Professor Marston & the Wonder Women (2017) Review

A captivating and intellectual soap opera

by Steve Pulaski

Professor Marston & the Wonder Women concerns the trifecta of individuals directly involved with the creation of one of the most iconic superheroes of all time. Two of them were Bill and Elizabeth Marston (Luke Evans and Rebecca Hall), married psychologists teaching and researching at Radcliffe College. The two are primarily concerned with dominance and submission in the public and private lives of people, particularly women, and both use test subject/student Olive Byrne (Bella Heathcote) as part of their experimentation with the polygraph in the 1920s.

Eventually, Olive begins to fall in love with Bill, and then Elizabeth, something she can't hide once strapped to the lie detector for the truth to be revealed. One of the first things Elizabeth said to Olive when she volunteered was the main rule of professionalism was her not having sex with her husband. It doesn't take long before the three are entangled in a polyamorous relationship with each another, emboldened by Bill's fascination with early BDSM photography. Such photos bleed into his next project following the dismissal of him and his wife from Radcliffe - creating a female superhero who embodies feminism and demands respect from men.

Of course that superhero is Wonder Woman, who many young fans probably don't know was a far different character upon inception. Bill, under the pseudonym "Charles Moulton," writes a story about a powerful Amazonian from an island of women that gets taken to the United States after a pilot named Steve Trevor crashlands off the coast. Fueling it with respectfully sexual undertones that create a submissive nature to Wonder Woman's power, he pitches it to the same part of creative control who welcomed Superman with open-arms at a time when comic books were viewed by the masses as junk "literature." The stories quickly catch fire upon publication, as does his unconventional relationship.

Professor Marston & the Wonder Women is about a lot of things, lesbianism, social taboos, sexuality, sexual awakenings, polyamory, and feminism being a few touchstones for a film swollen with relevance for more reasons than its namesake earning her well-deserved, $150 million movie this year. The film is an exemplification of biting feminist power and great performances that mostly overshadowed a narrative brimful of enough themes to warrant a miniseries.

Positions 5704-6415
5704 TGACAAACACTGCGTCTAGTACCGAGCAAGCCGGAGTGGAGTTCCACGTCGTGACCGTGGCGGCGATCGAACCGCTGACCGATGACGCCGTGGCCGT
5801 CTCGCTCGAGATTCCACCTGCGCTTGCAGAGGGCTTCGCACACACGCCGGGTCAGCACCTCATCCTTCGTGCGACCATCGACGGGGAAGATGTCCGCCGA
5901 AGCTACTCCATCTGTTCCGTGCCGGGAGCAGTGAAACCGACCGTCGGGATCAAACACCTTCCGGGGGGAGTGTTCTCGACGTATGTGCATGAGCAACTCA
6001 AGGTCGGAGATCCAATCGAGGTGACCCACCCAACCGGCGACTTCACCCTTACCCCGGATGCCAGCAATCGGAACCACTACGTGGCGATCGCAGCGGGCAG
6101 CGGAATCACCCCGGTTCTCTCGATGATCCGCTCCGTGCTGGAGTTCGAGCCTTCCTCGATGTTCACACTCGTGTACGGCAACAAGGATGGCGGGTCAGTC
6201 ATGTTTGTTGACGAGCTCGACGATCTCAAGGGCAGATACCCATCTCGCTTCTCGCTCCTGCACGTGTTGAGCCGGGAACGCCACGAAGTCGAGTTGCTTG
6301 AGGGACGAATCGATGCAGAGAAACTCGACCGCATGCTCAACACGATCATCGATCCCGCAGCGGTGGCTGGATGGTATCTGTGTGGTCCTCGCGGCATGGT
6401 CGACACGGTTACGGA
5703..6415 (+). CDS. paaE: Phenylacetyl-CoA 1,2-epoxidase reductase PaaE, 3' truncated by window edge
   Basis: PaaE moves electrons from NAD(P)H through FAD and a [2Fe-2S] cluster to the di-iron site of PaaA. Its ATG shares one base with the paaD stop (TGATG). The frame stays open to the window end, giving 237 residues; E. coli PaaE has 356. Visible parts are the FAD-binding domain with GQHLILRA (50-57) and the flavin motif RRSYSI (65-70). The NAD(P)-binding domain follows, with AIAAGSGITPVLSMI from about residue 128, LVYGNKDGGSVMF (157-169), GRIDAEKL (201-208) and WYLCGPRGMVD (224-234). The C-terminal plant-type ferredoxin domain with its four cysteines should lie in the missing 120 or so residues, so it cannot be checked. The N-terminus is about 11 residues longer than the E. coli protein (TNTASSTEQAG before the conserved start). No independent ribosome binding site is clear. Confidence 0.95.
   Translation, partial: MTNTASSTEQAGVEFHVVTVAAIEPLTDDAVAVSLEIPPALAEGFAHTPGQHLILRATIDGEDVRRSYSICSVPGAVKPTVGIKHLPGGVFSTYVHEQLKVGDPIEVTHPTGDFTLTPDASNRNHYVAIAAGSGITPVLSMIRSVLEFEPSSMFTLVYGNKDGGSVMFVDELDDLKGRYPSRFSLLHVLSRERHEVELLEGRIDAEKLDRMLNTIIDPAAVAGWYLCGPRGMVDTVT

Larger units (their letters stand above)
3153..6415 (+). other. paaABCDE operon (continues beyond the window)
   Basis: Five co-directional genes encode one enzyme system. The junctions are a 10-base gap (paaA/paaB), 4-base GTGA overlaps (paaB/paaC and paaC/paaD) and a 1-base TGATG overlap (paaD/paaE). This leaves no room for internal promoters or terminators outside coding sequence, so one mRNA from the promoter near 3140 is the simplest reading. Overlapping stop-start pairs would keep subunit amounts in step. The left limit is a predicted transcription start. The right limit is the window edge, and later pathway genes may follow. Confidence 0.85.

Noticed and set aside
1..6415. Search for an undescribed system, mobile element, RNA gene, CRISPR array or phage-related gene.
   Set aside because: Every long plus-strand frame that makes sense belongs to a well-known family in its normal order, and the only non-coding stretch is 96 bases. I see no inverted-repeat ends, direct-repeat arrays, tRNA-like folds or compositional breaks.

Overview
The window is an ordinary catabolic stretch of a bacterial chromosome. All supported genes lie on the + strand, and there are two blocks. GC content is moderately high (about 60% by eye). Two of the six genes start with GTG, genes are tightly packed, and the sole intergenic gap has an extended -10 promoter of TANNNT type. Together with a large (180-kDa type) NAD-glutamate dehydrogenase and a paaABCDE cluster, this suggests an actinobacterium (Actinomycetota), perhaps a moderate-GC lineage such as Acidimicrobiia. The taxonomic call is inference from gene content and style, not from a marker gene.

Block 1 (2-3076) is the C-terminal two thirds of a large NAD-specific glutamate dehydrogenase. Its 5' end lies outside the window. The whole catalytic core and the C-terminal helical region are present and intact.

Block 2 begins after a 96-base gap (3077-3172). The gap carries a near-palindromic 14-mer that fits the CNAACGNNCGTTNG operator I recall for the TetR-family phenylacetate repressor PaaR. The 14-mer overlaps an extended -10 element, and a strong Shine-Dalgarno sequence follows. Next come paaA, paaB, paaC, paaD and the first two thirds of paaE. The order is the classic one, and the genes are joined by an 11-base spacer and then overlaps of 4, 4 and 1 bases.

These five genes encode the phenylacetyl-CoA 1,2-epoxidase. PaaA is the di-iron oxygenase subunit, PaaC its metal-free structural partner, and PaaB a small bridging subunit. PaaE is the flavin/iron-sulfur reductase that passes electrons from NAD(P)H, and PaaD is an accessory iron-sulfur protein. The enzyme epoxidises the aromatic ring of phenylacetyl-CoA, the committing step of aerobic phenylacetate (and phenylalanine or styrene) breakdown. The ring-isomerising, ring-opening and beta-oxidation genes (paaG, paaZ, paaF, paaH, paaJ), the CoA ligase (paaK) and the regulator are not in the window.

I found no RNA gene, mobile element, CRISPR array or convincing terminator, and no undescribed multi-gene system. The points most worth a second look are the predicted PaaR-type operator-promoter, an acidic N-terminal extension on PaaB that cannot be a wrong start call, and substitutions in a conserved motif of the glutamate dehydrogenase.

At the center of the Oscar-worthy performances is not Evans, like you might guess, but Rebecca Hall, who should most definitely be in consideration as we approach the end of the year. Hall plays the embittered, browbeaten intellectual with great poise and realism, embodying someone who has been shortchanged by academia and never because she was genuinely not qualified for something. Hall's use of cynical humor also compliments her character rather than masks the sadness behind her, and there's noticeable emotion when Bella Heathcote's Olive takes the wheel and slowly gains enough confidence to challenge Hall's Elizabeth. The banter and relationship between the two women in the strongest part of the film.

With that in mind, Evans is very good, especially when he goes about conceptualizing Wonder Woman and trying to justify the flagrant bondage undertones found in comic's earliest editions. He's convincing as a complicated man motivated partly by ego but mostly by a profound understanding of psychology at the time. This is something we pick up when we observe his passionate lectures or hear him debate the concept of "penis envy" between Elizabeth and Olive.

The film was directed by Angela Robinson, who you might remember as the driving force behind the 2005 film D.E.B.S., a Charlie's Angels-esque spy-thriller that is one of many mid-2000s films to amass a passionate following after garnering seriously negative reviews upon release. Working with much different tools and far more grounded actors for this outing, Robinson erects an intellectual soap-opera I have no problem saying captivated me early on and rarely let up. Its stuffy narrative only loans to the fact that this material and story is a meaty one with a plethora of themes that firmly plant it in the social-contemporary zeitgeist. It's another kind of film we beg Hollywood to make yet ignore when it is given a wide release, although, perhaps like D.E.B.S., it will find its audience in due time - it has already found its praise in the short-term.

Steve's Grade: B+

3 Week Diet

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